I have a few ideas.

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The Ritual of Barbell Training

From the Beau Bryant archives:

 

I stood in a weight room the other day watching about 40 kids squat, press and deadlift. It was one of those rare occasions I wasn’t yelling something at a kid, “shove your knees out”, “chest up!”, “elbows in front of the bar!” All you could hear were the weights clanging, bumpers dropping, and yells from fellow lifters encouraging their training partner. I’m not sure why I wasn’t yelling at a kid but it was pretty nice for about 10 minutes – just thinking and watching. As a strength coach in a crowded gym we don’t get much of that. So, in this rare opportunity I began thinking. Why do some kids excel in the weight room and some do not? Why do some kids gain 20 pounds of muscle, take their squat from 135 pounds to 400 pounds in 7 months, and become technicians of the lifts. Why do some of the others with access to the same program, the same advice, the same bar, the same steel, only gain a few pounds, take their squat from 115 pounds to 185 pounds, and just never make any more progress? This is what I was thinking about in the rare quiet of my own head in that noisy basement weight room.
I understand all the reasons we know so well. We all know them. Consistency, dedication, proper eating, proper recovery, genetics, mental attitude, and all the other things required to gain strength, size and power on a strength program. We know all these things are critical and we hammer them at every power athlete. A day doesn’t go by that I don’t talk to a kid about food, rest, recovery, focus, and consistency. There still seemed to be something else as I stood and watched these kids. What were the best performers doing in this crowd that made them different? Why did they look different as I stood and watched that day? Then it hit me. It hit me so hard that I could see it in every weight room I had coached in, including my own gym. The successful, the strong, approach the weight room and training in a very deliberate and focused manner. In the words of one of the best coaches in barbell sport, Marty Gallagher “one obvious difference between the athletically ordained and the athletically ordinary is the elite have an (innate?) ability to center and focus the mind on the athletic task at hand, whereas the civilian, the normal person, attacks weight training with the same approximate level of mental commitment they would muster for watering the lawn or brushing their teeth.” This was the difference.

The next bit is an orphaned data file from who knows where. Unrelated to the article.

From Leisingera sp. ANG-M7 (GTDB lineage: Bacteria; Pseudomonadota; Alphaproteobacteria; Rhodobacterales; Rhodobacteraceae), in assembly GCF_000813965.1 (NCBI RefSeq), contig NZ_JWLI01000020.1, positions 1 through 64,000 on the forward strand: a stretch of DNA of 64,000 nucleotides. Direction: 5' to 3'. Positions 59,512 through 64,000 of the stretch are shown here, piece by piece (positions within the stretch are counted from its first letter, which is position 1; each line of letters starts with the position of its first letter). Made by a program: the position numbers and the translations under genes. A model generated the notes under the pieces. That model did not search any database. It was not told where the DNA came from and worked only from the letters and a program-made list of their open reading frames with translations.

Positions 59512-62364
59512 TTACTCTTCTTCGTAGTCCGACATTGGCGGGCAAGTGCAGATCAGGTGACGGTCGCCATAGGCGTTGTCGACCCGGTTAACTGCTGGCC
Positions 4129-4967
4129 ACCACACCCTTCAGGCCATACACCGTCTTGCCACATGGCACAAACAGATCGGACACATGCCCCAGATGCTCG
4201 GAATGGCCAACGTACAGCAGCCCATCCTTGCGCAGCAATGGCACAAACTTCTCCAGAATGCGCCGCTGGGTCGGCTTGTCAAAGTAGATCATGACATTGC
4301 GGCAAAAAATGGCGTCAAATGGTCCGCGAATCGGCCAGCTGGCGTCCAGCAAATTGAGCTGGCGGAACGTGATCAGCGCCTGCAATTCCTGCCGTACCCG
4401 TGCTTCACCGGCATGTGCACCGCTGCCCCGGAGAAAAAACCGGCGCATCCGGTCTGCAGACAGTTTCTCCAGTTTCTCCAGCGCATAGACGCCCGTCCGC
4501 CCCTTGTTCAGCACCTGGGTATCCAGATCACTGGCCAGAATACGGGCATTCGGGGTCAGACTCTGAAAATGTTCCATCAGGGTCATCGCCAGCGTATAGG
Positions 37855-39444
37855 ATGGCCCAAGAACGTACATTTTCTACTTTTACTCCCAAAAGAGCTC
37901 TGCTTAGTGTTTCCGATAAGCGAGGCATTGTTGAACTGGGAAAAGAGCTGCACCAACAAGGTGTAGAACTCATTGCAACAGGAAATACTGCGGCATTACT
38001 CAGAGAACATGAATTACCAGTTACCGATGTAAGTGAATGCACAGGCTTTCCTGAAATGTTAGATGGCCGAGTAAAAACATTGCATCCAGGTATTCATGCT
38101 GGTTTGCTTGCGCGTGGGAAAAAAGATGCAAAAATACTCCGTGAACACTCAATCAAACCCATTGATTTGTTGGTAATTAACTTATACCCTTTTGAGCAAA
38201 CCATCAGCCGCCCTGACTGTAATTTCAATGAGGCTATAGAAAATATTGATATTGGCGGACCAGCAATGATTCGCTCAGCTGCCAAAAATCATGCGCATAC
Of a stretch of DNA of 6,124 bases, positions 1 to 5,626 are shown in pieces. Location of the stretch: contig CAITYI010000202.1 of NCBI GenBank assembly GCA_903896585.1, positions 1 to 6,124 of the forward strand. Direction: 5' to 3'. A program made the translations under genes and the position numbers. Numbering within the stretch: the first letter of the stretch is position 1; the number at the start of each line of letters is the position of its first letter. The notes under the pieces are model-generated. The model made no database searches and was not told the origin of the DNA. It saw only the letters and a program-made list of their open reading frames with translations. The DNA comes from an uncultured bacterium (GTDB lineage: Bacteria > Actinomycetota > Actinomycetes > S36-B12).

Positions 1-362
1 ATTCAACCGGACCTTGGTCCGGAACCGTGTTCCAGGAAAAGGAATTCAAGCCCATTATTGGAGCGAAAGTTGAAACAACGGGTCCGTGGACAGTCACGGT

Read that quote again. Let it sink in. It’s important to understand that although you are not trying to set a world squat record you are trying to get as strong as possible to improve your quality of life. Stronger now means stronger later. We only have so much time here, today, to get strong. We are all busy. We all have a million other obligations. Most of us make it to the gym 3 days a week or so for about an hour each. If I can do something simple that requires no extra time on my part and actually make my workouts more efficient why would I not do so? If I can reduce the likelihood of stalling on a lift simply because I have done everything right and make 100% use of that time I made it to the gym, why would I not do so? Whether you are a weightlifter or a powerlifter your task (the actual lift) takes as little as a second to tops about 3-4 seconds. If you have done everything right leading up to that 1-4 seconds you will not miss that lift.
As I stood there I noticed the kids making the most progress walked in every day and approached the same squat rack. Set their gear down in the same place. Adjusted the bar on the rack the same way they did 2 days earlier. As they stepped into the squat rack every movement was the same as the set before it. They placed their left hand on the rack, then their right, they stepped under the bar the same, carefully placed the bar in the exact same spot on their back. They took the same steps out of the rack. Their first warm-up set looked like their 3rd work set. They had ritualized everything they did from the time they walked in to train. If something threw off their ritual (their normal squat rack was occupied) you could physically see their discomfort. It upset them visibly.

 
The kids that made the most progress had what seemed to be an instinctual ability to ritualize what they did in the weight room. I as the coach didn’t teach it. They just seemed to do it; like all the best lifters I have coached. As I thought about it I realized I knew which kids were going to make the most progress by the end of the first week with a new group. It had nothing to do with how well they squatted on day one, it had nothing to do with what they looked like physically, it didn’t have much to do with genetics, it had everything to do with those that had the innate ability to ritualize the lift. You could see it developing by day two and by day three the ones that were going to do it had already started doing it.
So the next question I logically asked myself was can you teach someone how to do this? Can you teach someone to ritualize what you teach them during that first squat session? Can they begin to ritualize those first 10 cues you teach them about the squat and repeat the sequence two days later? Over time as they become more and more proficient at the movement will they continue to do it and add new steps to that process that have a positive impact on the lift? I think the answer to these questions is yes, many can (clearly many will never learn or apply this process) if you begin the process during the first coaching session.